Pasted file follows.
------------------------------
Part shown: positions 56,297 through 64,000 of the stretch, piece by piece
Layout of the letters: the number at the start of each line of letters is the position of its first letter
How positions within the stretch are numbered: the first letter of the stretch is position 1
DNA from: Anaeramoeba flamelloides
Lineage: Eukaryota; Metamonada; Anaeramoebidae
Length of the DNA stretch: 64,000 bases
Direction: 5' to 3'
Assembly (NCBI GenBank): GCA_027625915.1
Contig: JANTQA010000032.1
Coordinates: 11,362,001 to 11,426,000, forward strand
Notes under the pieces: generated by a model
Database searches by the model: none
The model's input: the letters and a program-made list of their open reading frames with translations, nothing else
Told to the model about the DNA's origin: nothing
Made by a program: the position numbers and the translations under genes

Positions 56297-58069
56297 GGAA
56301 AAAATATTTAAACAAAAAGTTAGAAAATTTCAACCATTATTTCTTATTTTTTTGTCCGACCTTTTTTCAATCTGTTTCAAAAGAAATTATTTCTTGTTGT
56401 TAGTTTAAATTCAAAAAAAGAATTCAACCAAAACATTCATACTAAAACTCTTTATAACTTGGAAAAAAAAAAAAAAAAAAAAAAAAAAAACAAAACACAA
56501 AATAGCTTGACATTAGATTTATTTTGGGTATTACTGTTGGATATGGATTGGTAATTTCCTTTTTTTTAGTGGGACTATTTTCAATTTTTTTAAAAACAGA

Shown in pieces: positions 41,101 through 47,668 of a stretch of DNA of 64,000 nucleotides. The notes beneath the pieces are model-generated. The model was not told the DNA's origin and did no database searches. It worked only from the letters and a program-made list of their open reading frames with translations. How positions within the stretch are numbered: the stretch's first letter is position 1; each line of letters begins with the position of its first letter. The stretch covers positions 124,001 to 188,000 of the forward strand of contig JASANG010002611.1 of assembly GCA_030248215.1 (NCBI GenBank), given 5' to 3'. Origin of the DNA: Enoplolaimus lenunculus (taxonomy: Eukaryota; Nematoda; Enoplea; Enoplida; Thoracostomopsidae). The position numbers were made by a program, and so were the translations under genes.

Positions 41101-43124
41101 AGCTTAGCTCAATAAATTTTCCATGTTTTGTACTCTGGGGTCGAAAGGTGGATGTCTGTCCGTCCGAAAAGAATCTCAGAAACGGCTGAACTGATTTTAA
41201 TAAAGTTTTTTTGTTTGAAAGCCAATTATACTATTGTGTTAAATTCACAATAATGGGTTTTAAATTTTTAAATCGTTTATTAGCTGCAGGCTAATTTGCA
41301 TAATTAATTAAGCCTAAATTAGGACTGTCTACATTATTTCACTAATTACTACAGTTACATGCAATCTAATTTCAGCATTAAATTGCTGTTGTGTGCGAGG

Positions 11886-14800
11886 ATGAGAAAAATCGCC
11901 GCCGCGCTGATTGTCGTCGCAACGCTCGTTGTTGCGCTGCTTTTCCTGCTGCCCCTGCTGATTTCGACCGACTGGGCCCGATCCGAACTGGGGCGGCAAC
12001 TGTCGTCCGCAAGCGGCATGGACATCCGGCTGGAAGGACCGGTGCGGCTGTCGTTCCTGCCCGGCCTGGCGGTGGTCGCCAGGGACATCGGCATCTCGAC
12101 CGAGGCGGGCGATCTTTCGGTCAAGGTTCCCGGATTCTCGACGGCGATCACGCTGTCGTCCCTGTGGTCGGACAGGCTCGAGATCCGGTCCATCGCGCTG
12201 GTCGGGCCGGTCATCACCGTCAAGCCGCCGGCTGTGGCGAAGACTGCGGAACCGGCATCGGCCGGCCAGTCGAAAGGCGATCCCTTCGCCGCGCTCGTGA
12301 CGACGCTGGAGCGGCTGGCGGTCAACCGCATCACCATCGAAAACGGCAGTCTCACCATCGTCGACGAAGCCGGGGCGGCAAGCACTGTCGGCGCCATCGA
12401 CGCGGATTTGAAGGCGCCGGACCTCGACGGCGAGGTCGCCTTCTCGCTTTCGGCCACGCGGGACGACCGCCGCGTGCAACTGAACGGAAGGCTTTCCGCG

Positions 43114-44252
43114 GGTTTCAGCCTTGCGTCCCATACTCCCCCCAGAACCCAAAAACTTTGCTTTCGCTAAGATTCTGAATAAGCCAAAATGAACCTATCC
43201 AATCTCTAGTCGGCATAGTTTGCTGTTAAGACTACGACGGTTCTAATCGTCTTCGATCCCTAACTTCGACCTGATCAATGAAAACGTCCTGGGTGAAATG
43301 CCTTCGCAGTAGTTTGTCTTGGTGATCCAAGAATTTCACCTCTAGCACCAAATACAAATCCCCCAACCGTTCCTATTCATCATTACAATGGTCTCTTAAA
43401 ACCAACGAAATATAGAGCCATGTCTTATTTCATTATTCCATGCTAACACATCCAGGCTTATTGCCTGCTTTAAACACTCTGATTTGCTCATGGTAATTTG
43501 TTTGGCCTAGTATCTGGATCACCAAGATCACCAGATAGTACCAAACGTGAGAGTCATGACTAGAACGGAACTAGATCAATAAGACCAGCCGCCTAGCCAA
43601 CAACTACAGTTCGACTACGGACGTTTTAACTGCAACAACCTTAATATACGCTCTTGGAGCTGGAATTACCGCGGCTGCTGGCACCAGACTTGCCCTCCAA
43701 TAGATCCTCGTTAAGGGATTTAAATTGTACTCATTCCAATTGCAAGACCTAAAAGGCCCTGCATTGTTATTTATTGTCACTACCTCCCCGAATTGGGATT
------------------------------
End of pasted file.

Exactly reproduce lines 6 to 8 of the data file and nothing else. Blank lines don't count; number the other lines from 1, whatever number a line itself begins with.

Length of the DNA stretch: 64,000 bases
Direction: 5' to 3'
Assembly (NCBI GenBank): GCA_027625915.1